by Lauren Festa
Can we visualize music? I remember in grade school, my wacky eighth grade teacher had the class participate in an exercise that went something like this: we were handed blank sheets of 8″ x 11″ paper and a communal box of Crayola crayons with the wrapping torn off from use. She then pressed the ‘play’ button on an old tape player and the room filled with classical music. As the notes of Mozart, Bach and Beethoven fell onto our ears, she instructed us to take the crayons and free-draw what we heard. When ADC Member Andrea Foresi sent us his latest project (which is Vimeo’s Video of the Week) I began to think about that exercise and how our doodles were not unlike the (albeit more refined) circular projections appearing on the walls and floor where The Ligeti Quartet plays. How did they do it and what are we seeing? The team fitted the string quartet with EEG technology and recorded their brainwaves while they played, then visualized their thought patterns. Circles big and small changing colors as they revolve around each other are equal parts mesmerizing, eerie and beautiful. Watch the film and read our Q&A with Andrea to find out more about this special project below.
Tell us about the project in a few words.
What if you could see inside a musician’s mind while he is performing? We used technology to translate those emotions, those feelings and the magic of music into a visual art experience.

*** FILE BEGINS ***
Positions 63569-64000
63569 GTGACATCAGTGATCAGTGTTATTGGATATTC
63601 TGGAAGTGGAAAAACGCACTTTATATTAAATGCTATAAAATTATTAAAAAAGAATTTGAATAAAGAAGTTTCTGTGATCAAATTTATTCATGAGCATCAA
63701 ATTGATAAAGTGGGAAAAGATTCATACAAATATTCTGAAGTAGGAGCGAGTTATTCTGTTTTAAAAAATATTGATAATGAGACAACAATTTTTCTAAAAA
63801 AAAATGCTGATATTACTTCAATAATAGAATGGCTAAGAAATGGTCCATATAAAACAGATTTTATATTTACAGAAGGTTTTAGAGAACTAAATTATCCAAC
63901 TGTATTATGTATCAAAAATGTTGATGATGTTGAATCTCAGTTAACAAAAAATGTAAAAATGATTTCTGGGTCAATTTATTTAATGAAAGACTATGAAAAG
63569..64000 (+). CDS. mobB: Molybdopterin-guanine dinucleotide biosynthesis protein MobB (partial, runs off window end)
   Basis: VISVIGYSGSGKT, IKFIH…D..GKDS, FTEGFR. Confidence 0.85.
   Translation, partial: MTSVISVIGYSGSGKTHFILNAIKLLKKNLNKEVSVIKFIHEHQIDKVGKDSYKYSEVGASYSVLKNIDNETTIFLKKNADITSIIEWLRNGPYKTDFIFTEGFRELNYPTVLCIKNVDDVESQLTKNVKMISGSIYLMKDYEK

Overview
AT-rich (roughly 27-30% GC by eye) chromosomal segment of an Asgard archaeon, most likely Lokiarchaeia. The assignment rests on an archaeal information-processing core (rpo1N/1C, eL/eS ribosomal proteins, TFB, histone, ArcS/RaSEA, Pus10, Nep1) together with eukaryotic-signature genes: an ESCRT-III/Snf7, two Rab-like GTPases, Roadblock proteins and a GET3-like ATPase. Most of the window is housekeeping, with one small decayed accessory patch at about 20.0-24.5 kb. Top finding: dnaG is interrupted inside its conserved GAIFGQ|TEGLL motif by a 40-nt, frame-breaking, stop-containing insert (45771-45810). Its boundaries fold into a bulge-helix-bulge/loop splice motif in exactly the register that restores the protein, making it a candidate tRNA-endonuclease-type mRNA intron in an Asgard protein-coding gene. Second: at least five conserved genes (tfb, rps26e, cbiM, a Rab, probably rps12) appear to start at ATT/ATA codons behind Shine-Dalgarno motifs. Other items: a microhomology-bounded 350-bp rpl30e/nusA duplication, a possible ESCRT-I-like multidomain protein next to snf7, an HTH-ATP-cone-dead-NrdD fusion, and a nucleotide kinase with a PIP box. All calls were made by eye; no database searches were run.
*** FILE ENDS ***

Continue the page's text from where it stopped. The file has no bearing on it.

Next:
How did it come to fruition?
Our collective of creatives used to work together in the same agency but we weren’t getting the kind of truly creative opportunities we all yearned for. Matt, our CCO, started a program to give us creative freedom by connecting our individual and collective talents with those of unsigned musicians – a kind of creative exchange. That’s how we met the talented Ligeti Quartet, formed by four classical musicians, united by their fascination with the music of György Ligeti who was renowned for his complex compositions that merged music with the soundscape and is best known for his work on movie soundtracks, including Stanley Kubrick’s 2001: A Space Odyssey (196), Heat (1995) and Shutter Island (2010).
Using the brief that the Ligeti Quartet wanted to let audiences easily enjoy this incredible complex music, we all conceived very similar ideas [on how to make that happen]. We collaborated on a single creative concept: use data to beautifully visualize the audio.